Sunday, March 25, 2012

Einstein on the Beach

One of the benefits of living in this brave new world of ours is that, if you really want to hear or see something, someone else on the internet likely wants to give it to you for free.  Once you've satisfied yourself that this person or company actually has the right to do so, you can then enjoy the desired content with a clear conscience.  You can just steal it too, but we don't promote that sort of thing here.

Upon some idle musing while browsing Spotify (which you should get if you don't have it now) the other day, it struck me that I had never actually heard any music by contemporary American composer Philip Glass.  This struck me as an oversight, since he is kind of famous and important and all that stuff.  Clearly, this was something I had to do promptly, so I sought out his discography, did a little research, and gave a listen to his most famous operatic work. 

Einstein on the Beach is an opera, but that doesn't really tell you much about it.  I've listened to operas before, and suffice to say this wasn't really anything like what I knew.  Parts of it do resemble "classical music" as the term is commonly understood, but on the whole it is devoted to abstraction in a way that you can't really be prepared for until you've waded into it for a while.  In full, the performance is over four hours long: the 1993 CD version I listened to clocks in at 190 minutes.  There are no intermissions or natural stopping points, but mercifully, opera-goers are encouraged to walk in and out whenever they please during performances of Einstein.  I took this as permission to divide up the listening over three days.

The opera is about Albert Einstein, but without knowing the title or any background information, I don't really know how you'd put that together.  It's one thing to not know what's going on because everyone is singing in a language you don't know.  It's another thing to make sense of something when the words are mostly numbers and solfège syllables.  Occasionally a poem or monologue is recited over the music, often repeatedly, but these are usually non sequiturs about women's liberation or Carole King songs, or ruminations on bathing caps at "prematurely air-conditioned supermarkets."  Of course, they can't really be said to distract from the plot, because there is no plot: just endless sound, of the sort you might expect to hear echoing around in the head of someone crazy enough to think up general relativity.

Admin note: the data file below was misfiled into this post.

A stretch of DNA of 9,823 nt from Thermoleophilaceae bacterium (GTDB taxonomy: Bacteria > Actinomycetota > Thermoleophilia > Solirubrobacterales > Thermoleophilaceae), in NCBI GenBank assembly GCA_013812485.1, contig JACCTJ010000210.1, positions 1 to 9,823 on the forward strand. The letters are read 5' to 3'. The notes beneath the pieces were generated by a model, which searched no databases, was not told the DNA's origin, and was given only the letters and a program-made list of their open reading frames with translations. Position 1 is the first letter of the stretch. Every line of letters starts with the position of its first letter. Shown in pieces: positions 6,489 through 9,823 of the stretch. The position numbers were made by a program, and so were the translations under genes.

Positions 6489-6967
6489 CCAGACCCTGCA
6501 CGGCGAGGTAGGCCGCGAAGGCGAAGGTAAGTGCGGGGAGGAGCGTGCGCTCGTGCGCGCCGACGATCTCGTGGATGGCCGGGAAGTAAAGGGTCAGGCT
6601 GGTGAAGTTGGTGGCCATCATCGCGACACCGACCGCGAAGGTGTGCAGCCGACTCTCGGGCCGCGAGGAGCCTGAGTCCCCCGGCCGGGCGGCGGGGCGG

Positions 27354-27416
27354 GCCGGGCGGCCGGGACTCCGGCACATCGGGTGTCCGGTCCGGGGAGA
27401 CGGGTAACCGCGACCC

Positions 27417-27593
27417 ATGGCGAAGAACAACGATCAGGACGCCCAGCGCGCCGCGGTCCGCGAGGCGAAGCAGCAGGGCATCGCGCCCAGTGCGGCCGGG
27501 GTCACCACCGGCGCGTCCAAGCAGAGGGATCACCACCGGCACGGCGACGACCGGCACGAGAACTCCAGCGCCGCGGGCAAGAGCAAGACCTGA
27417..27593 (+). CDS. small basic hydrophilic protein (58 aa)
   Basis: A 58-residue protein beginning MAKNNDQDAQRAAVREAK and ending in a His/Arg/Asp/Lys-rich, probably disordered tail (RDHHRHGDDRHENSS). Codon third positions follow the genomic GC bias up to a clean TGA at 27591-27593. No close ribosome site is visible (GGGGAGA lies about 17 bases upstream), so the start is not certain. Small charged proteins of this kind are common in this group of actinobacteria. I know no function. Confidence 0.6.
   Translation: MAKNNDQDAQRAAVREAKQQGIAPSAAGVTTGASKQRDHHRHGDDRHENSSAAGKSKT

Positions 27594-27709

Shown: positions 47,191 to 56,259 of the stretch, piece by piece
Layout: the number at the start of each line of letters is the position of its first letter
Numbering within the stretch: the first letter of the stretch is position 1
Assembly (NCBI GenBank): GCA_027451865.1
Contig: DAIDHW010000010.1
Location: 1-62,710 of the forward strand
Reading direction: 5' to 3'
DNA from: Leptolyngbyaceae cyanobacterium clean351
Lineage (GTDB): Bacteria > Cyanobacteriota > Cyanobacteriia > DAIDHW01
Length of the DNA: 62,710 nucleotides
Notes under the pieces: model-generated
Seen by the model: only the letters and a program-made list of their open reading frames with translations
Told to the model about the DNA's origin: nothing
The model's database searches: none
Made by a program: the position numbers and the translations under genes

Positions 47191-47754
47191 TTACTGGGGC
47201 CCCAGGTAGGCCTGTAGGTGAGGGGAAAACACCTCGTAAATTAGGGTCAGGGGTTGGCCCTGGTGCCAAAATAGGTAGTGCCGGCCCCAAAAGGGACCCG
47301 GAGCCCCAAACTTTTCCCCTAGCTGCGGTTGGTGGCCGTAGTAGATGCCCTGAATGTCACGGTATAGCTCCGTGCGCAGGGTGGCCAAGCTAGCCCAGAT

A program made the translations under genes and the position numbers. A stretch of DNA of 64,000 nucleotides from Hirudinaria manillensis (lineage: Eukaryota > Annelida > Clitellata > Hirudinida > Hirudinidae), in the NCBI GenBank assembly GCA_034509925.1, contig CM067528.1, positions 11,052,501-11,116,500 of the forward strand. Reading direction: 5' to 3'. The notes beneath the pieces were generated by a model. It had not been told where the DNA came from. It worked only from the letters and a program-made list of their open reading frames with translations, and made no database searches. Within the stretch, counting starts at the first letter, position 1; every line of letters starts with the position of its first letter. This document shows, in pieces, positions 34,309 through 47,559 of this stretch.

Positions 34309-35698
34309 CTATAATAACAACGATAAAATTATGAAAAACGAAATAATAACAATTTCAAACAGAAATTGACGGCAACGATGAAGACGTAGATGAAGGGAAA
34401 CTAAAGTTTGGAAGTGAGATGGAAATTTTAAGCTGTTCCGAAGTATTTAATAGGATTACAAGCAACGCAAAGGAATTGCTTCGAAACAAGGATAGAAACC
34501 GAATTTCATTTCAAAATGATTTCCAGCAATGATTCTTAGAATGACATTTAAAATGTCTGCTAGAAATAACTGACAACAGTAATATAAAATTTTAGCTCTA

Hearing this opera without seeing its staging (originally done by Robert Wilson) is a little maddening.  It forces you to engage directly with the sound, without forming any connections between the sound and visual symbolism.  There's a lot going on in this music, and yet not very much.  Most of it boils down to keyboards, strings and voices, all repeating in tight, intricate patterns which occasionally border on the impossible: I just don't know how humans are supposed to sing some of these sections, particularly when they come in at such high speeds and feature so many abrupt and arbitrary changes in speed and rhythm.  There are points when I can't honestly say how the singers are able to breathe, but I'm sure they teach those people some tricks so they don't pass out on stage.

Do I sound like I'm confused?  I am a little confused.  I don't know anything about modern classical music.  I think I gave my roommate doubts about my sanity as I sat listening to this for hours.  I often asked myself just how many repetitions were necessary to get the point across, or whether there was even a point at all.  The music is often very pretty, but would the average listener be wasting his or her time?